All very convincing until you consider the other side of the argument that Mr Rosenthal had put to the Trust in his comments on the paperwork relating to this appeal (which have been exclusively passed on to this site).

“The paperwork”, he said,” rightly explains that, strictly speaking, the term “dodgy dossier” applied to the February 2003 briefing document on Iraq’s history of concealment and deception which plagiarised internet material and then continues its analysis on the basis that it was this document that Mr Paxman had in mind in his article, However my argument was that in the context of the related paragraph referring to the lies that took us to war the term came across as  applying to the more important dossier on WMD intelligence  released the previous September. The paper itself admits that the two documents are conflated by the media when the term “dodgy dossier” is used . Indeed Ms Boaden, the BBC’s Director of BBC News, obviously used the term as relating to the intelligence dossier when she referred to the dodgy dossier “being a fair shorthand to describe the document which alleged that Iraq had weapons of mass destruction” when such weapons were not actually found after the invasion..

He therefore thought that “all the material in the paper relating to the February dossier should be ignored and that the Committee should confine its attention to whether Mr Paxman’s use of this term  was more likely to have been related to the September intelligence document and to whether using it (without putting inverted commas round it)  in conjunction with his earlier reference to the lies that took us to war gave the impression that he was on the side of those who claimed that the document was dodgy in the sense that it was a deliberately deceptive, sexed-up document designed to persuade the public that Saddam had WMD when the authorities knew all along that this was not the case.”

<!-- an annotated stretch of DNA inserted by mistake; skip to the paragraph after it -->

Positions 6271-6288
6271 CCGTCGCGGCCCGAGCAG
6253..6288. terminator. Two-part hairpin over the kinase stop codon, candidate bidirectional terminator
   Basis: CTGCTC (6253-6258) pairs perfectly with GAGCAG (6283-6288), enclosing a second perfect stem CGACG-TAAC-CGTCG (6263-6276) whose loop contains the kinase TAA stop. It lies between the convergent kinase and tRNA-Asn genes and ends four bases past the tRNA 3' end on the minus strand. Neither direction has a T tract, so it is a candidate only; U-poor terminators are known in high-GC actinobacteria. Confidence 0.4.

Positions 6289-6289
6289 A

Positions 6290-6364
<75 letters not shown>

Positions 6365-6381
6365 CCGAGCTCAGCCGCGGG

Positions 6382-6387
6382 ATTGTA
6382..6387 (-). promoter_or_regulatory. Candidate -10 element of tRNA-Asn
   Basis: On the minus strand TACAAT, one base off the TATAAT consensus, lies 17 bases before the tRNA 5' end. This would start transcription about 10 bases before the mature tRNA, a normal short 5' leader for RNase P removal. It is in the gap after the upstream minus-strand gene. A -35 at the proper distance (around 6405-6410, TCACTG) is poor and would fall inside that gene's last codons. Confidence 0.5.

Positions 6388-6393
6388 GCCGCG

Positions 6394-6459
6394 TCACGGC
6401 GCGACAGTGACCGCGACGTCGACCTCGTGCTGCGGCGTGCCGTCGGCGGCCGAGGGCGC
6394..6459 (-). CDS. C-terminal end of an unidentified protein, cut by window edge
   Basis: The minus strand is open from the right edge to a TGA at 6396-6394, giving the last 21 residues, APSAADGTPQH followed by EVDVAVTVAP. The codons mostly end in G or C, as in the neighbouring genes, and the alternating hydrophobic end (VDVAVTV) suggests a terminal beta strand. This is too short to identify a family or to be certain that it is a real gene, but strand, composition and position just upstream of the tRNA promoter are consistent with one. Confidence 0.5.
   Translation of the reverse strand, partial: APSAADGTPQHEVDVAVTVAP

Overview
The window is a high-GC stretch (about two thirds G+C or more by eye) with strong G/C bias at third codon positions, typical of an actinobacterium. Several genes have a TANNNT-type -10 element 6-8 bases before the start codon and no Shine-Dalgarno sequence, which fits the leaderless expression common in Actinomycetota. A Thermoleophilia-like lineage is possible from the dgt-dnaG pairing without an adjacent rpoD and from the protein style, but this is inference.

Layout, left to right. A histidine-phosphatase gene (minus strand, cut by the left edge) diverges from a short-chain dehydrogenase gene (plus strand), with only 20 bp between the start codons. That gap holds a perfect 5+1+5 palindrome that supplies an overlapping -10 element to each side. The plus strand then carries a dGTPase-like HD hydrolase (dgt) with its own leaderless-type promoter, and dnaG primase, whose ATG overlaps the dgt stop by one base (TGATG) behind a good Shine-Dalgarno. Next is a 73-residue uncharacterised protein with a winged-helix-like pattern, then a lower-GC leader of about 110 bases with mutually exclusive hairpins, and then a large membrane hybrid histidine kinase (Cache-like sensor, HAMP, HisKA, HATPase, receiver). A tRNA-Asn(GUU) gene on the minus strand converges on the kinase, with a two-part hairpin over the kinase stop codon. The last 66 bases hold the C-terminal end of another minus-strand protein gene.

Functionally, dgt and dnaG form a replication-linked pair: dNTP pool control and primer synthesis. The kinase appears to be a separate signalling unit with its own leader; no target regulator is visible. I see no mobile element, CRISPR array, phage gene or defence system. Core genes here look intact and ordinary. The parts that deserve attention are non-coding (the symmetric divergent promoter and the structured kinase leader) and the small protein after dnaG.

Mr Rosenthal’s comment was of course totally ignored in the Trust’s findings.

Just a couple of examples of how the Trust have outrageously contorted the terms of the complaint put to them to fit their preconceived findings. Others will follow in due course.



John Rentoul has also written on the report here – “Jeremy Paxman? Anti-war? Perish the thought”

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Recent comments:

I am staggered by all the hate directed towards our former Prime Minister. I believe that Tony Blair made the Iraq decision in good faith and is most certainly NOT a war criminal. If anyone should be tried at the Hague it should be those in the media for totally misrepresenting the information and facts. The media are to blame for fuelling this hatred as it is purely driven by them. (UK)

The greatest and most successful leader the Labour Party has ever had with the courage to fight the Islamist terrorists who really would like to kill us all, and you never hear a good word about him. The herd of independent minds, commentators, activists etc who have never had to make a difficult decision in their lives drown out all debate with their inane chants of war crimes and blood on his hands. Defend him at every chance. I just wish more people would do it. (Glasgow, UK)
Blair was the greatest Labour Prime Minister. It is a disgrace that the party has turned away from his legacy. Shame on Ed Miliband and his so-called ‘new generation’.